Denitrification alternates between a source and sink of nitrous oxide in the hypolimnion of a thermally stratified reservoir

Jake J. Beaulieu, Rebecca L. Smolenski, Christopher T. Nietch, Amy Townsend-Small, Michael S. Elovitz and Joseph P. Schubaue-Berigan

Limnol. Oceanogr., 59(2), 2014, 495-506 | DOI: 10.4319/lo.2014.59.2.0495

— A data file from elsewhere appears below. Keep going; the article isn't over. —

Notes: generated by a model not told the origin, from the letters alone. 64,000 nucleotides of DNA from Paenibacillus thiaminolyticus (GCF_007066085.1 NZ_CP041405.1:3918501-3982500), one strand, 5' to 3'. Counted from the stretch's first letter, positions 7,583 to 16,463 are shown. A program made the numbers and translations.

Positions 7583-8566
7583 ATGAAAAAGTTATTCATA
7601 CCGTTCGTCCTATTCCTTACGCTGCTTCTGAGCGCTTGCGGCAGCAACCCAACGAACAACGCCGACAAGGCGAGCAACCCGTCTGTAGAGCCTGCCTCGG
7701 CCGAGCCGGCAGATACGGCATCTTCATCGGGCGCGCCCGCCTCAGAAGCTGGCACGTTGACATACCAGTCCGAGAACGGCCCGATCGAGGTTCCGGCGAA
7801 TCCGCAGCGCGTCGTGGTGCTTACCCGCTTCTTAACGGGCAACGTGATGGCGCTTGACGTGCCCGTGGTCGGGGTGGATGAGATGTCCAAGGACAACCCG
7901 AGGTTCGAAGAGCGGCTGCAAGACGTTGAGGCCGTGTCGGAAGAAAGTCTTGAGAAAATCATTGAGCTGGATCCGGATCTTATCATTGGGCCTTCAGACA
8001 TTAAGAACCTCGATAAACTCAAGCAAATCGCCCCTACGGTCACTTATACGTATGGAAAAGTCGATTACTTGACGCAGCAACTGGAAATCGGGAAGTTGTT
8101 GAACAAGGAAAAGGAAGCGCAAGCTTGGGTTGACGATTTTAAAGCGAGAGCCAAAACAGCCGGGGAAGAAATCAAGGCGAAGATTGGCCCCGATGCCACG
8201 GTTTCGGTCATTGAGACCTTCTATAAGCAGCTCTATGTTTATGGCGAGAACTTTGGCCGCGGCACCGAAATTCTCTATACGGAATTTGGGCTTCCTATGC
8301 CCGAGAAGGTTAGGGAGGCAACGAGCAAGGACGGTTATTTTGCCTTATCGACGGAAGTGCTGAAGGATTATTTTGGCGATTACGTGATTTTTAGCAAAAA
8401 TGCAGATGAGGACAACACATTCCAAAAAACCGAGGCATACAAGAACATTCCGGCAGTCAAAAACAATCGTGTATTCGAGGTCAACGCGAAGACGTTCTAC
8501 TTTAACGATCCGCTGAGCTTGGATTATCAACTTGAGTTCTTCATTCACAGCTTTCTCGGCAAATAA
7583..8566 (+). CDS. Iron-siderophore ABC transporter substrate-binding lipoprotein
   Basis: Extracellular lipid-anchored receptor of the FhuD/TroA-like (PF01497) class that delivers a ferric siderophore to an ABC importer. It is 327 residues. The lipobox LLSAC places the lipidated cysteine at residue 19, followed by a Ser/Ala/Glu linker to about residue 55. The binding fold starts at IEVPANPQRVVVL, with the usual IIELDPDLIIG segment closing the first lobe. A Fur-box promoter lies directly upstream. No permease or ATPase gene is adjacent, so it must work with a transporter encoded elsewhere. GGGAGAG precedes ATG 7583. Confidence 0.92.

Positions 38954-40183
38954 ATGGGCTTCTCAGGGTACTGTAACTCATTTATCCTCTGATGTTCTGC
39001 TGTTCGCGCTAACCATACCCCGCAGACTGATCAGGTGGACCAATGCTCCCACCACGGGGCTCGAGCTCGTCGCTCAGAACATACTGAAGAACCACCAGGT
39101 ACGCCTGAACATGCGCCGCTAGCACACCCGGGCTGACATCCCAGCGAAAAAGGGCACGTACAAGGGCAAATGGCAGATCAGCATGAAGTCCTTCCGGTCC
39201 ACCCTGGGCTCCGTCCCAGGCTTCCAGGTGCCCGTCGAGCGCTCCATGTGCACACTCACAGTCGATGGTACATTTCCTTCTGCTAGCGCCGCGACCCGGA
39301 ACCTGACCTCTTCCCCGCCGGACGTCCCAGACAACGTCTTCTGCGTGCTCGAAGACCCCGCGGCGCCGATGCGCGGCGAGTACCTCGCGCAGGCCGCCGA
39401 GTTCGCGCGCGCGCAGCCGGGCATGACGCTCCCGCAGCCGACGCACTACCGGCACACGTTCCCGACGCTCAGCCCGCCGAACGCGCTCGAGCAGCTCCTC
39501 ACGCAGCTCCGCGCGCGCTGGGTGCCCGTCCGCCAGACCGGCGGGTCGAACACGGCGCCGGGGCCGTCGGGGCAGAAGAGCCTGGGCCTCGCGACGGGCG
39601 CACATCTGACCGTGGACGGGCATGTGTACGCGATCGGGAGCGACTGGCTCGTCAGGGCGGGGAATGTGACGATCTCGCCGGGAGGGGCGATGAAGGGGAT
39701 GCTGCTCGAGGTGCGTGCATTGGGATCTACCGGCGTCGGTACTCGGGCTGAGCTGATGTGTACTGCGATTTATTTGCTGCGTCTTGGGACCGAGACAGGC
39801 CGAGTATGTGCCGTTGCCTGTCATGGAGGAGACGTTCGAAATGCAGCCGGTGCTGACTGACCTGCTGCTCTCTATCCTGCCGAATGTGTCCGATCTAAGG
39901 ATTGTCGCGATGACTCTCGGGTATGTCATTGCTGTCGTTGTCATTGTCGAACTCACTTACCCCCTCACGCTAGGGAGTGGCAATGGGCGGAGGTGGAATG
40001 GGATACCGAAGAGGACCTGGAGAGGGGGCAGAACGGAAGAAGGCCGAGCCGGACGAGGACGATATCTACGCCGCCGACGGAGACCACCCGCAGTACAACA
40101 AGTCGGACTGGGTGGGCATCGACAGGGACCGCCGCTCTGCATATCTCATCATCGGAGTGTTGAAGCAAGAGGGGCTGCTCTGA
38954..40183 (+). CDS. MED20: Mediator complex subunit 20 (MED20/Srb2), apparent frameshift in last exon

ABSTRACT: Nitrogen loading from developed watersheds to aquatic ecosystems can stimulate microbial denitrification, a process that reduces nitrate (NO3) to dinitrogen (N2) or nitrous oxide (N2O), the latter a potent greenhouse gas. While aquatic ecosystems are a globally significant source of N2O to the atmosphere, the relationship between denitrification and N2O production is not well known. Until recently, this field of research has been limited by the technical challenges of simultaneously measuring denitrification and N2O production or consumption in situ at the ecosystem scale. Here we use membrane inlet mass spectrometry, an analytical method providing precise and accurate measurements of dissolved N2, and gas chromatography to directly measure N2 and N2O concentrations in the hypolimnion of a stratified reservoir draining an agricultural watershed. Denitrification resulted in a consistent increase in dissolved N2 and decrease in NO3 concentrations in the hypolimnion during the 5 month period of stratification, though temporal patterns in dissolved N2O concentrations were less consistent. Denitrification alternated between an N2O source and sink, with the N2O yield, defined as the relative production of N2O to N2 via denitrification, ranging from −3.4% (i.e., net N2O consumption) to 19.5% (mean = −0.03%). Whereas denitrification in the hypolimnion functioned as a small N2O sink during the stratified period, the reservoir was an N2O source on an annual time scale. Additional studies across reservoirs of different sizes, trophic status, and ages are needed to resolve the role of reservoirs in the global N2O budget.

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